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FinTech week: Innovation in Insurance and Savings

Matt Cullen, Assistant Director, Head of Strategy, ABI Matt Cullen, Assistant Director, Head of Strategy, ABI

The insurance industry is rarely credited with many of the innovations we now take for granted. The idea for a fire service was brewed up in 17th century coffee houses to insure against arson, pension funds came from the desire to protect the wives of clergymen in the 18th century, and the blueprint for the modern welfare state ultimately emerged from Bismarck’s social insurance plans of the late 19th century.

Our history of financial innovation is impressive, but in the 21st Century, as technology evolves faster than ever before, the challenge of staying ahead of the curve is immense. That’s why this week the ABI hosted our first joint event, which will now be held every six months, with our members and a range of insurance and savings fin-tech start-ups to kick off Fintech Week, and share perspectives on the challenges of innovation in insurance and savings.

Fintech firms are often characterised as small outfits looking to usurp established businesses with an innovative idea and cutting edge technology. Unencumbered by legacy systems and the bureaucracy of large organisations, they are able to focus on delivering a service more efficiently and at a lower cost, thus disintermediating existing market players.

we are determined to deepen our collaboration with the UK’s fintech sector

While this narrative has some truth, it hinges upon the assumption that the relationship between established firms and start-ups is purely confrontational. In our sector, this is too simplistic. Whilst fintech start-ups have unique and dynamic business models, the barriers to entry to becoming a risk carrier are significant. Any funds start-ups receive from venture capitalists or angel investors will cover salaries, office space and computing power, but the funding required to take a business from nothing to being a fully authorised and operational insurer is huge. In this context, it is no surprise to see that, almost without exception, start-ups in our sector are looking to disrupt the way products are bought, how they work and how they are understood, not by taking over from incumbent firms, but by partnering with them.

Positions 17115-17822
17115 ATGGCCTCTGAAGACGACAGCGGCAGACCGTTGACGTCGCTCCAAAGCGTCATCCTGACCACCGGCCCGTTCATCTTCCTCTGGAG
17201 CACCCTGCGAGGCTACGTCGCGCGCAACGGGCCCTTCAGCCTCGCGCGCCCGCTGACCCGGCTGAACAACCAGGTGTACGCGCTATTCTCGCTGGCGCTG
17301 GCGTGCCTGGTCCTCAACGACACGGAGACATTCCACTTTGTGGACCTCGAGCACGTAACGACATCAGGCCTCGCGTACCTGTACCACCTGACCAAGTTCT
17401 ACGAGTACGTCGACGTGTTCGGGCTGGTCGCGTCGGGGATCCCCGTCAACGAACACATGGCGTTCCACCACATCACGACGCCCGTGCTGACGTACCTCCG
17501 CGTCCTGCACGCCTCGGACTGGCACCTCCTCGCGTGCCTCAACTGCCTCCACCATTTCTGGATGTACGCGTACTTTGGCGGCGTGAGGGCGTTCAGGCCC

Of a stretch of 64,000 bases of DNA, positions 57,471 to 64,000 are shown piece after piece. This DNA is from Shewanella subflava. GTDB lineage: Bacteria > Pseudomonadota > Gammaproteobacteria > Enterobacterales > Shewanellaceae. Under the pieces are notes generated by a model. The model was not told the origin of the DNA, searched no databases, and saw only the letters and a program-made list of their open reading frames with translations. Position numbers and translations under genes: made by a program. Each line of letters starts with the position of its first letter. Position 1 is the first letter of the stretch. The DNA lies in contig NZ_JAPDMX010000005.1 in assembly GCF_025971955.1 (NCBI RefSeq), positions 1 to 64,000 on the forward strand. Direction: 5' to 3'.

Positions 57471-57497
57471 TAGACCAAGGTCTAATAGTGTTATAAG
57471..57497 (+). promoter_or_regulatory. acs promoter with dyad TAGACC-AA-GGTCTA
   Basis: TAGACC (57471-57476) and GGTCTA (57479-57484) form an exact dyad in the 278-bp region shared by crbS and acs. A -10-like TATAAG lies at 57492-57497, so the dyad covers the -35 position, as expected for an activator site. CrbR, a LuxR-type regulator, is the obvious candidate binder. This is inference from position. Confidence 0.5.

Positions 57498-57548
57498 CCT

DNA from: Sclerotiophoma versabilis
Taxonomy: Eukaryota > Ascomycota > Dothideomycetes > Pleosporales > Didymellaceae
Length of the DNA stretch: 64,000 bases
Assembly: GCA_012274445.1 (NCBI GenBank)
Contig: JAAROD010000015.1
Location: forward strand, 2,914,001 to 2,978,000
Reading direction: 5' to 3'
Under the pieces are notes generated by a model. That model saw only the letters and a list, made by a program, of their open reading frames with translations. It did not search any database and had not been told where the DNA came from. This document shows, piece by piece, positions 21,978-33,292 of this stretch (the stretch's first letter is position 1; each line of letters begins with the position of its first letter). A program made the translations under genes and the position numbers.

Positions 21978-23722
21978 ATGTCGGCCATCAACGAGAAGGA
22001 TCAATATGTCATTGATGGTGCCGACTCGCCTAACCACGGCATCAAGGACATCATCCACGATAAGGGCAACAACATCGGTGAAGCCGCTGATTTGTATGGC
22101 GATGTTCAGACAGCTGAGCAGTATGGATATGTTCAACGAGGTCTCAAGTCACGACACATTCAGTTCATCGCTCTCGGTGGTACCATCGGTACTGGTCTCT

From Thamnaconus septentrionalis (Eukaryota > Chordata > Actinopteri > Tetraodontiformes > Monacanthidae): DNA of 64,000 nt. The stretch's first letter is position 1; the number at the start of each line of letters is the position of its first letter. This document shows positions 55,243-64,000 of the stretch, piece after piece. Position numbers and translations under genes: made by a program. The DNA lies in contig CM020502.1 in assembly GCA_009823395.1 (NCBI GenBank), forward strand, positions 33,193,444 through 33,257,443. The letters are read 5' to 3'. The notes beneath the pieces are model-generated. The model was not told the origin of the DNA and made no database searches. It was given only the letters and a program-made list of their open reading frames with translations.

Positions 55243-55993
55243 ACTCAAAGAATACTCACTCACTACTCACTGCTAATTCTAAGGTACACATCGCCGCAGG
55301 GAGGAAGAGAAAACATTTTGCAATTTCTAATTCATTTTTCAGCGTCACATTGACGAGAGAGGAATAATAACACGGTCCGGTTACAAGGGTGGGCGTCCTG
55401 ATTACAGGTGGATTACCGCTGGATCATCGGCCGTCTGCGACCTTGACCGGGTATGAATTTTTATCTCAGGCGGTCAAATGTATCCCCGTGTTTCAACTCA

In the discussions at our event this focus on partnership and collaboration was clear, with a shared mind-set focussed on innovating to keep up to date with customer expectations, and an appreciation that neither existing nor emerging firms are likely to be able to deliver this without the other. Of course in the highly regulated industry we operate in, there is a third thread – a regulatory environment conducive to innovation. For a number of the start-ups at our event looking to become insurance intermediaries or offer personal financial management tools, regulatory authorisation was cited as the biggest challenge. In this context, the cultural shift at the FCA to better support innovation – with flagship schemes such as Project Innovate and the forthcoming regulatory sandbox – is key.

The Economic Secretary to the Treasury, Harriett Baldwin MP said at our event, “Fintech is quite simply essential in making financial services work for the customer”. We agree. As an industry that has always embraced technological change, we are determined to deepen our collaboration with the UK’s fintech sector to enhance the lives of consumers and meet society’s ever changing needs.

Matt Cullen is Assistant Director, Head of Strategy at the ABI

Last updated 29/06/2016